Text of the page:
The briefing format
- Be clear about what indicates performance
- Provide the information necessary to complete the task
- Where are we now?
- Where do we want to be?
- What are we doing to get there?
- Who do we need to talk to?
- How will we know when we have arrived?
The briefing makes remuneration fairer
Without a written brief the work can be creatively brilliant and extremely effective in working against the wrong objectives. Even if the aim has been verbally expressed, agreement in writing is essential to have shared clarity of purpose.
No-one wants to waste time and money, but often the partners’ time is viewed as more expendable than yours. Efficiency all round is only achieved by clear aims and focus of effort. The view that not writing a brief is faster, assumes that faster to the first presentation of an idea is the aim, rather than faster to agreed work. We need to take into account that most ideas presented are not agreed the first time. So saving time in the short term is often a false economy.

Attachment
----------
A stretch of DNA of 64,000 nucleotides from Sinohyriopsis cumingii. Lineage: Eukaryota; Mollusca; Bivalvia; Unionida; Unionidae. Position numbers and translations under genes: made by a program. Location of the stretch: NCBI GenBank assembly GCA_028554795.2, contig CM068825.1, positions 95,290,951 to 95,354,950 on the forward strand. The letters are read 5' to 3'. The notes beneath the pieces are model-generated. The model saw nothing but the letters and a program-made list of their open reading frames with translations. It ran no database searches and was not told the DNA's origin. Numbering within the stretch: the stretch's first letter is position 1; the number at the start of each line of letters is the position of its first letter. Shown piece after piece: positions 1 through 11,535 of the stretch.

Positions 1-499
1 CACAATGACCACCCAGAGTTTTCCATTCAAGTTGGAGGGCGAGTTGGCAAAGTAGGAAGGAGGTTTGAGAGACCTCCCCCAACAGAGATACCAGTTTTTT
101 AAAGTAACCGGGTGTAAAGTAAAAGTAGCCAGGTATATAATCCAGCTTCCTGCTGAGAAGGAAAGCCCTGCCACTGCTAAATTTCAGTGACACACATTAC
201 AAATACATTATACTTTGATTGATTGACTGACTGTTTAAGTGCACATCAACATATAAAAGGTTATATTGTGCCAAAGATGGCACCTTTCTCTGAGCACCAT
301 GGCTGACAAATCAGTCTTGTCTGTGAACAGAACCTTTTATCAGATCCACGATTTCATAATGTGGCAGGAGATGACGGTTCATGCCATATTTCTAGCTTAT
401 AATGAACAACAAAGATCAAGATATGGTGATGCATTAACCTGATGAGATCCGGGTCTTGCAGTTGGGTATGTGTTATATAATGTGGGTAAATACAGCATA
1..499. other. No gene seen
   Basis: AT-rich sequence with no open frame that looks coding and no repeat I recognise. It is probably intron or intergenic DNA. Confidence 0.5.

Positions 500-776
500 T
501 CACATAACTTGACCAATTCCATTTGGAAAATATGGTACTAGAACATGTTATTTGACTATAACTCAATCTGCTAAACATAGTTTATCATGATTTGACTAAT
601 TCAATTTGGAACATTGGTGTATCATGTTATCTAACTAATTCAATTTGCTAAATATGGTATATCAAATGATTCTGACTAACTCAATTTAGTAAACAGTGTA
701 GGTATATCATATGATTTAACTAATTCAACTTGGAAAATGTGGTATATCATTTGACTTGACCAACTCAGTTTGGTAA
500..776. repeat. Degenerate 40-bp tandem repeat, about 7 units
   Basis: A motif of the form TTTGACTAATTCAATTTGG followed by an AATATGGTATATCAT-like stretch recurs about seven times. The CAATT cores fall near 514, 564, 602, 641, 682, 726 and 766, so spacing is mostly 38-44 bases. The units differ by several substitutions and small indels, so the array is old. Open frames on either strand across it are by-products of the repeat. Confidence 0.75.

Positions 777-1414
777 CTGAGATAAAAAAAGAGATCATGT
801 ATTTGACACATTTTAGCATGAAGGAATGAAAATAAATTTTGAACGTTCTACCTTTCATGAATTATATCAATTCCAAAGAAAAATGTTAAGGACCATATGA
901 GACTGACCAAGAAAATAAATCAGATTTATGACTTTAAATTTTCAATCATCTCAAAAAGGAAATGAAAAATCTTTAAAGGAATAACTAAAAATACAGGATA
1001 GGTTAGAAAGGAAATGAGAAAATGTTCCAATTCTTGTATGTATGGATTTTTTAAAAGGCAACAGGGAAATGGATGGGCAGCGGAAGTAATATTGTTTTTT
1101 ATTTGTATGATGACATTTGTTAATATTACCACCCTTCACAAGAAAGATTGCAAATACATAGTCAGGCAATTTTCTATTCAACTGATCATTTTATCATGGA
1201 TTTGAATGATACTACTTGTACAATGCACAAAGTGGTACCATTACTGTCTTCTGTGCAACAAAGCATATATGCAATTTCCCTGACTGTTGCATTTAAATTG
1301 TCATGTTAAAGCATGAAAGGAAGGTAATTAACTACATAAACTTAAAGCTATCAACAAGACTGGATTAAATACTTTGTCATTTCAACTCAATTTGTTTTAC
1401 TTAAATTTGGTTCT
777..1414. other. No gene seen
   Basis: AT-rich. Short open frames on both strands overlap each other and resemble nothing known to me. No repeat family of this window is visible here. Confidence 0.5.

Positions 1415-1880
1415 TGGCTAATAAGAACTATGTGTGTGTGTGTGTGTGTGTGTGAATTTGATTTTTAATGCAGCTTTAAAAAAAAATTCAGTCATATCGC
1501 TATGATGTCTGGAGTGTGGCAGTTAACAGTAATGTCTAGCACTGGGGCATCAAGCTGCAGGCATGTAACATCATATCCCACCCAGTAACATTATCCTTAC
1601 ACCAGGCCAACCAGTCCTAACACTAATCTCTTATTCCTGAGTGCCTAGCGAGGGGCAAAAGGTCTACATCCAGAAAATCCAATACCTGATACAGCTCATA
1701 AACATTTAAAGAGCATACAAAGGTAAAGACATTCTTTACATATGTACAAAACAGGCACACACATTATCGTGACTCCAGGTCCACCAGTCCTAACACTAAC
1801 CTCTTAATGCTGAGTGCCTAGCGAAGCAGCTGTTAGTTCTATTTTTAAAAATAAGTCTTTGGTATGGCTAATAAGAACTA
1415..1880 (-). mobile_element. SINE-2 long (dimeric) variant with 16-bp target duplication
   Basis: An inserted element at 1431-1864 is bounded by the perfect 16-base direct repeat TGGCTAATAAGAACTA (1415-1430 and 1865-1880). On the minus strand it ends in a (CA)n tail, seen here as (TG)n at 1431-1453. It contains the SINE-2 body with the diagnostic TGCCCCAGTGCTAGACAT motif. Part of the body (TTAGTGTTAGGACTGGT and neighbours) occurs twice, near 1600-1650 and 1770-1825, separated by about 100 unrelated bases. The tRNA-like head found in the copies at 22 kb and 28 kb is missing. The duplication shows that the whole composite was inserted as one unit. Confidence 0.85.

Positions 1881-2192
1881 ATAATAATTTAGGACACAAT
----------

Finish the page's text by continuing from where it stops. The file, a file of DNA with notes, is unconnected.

Written briefs act as a form of contract between parties. They lay out what the delivering party is expected to deliver in a measurable way. Without mutually agreed objectives, the partner’s work can only be evaluated subjectively, leading to dissatisfaction.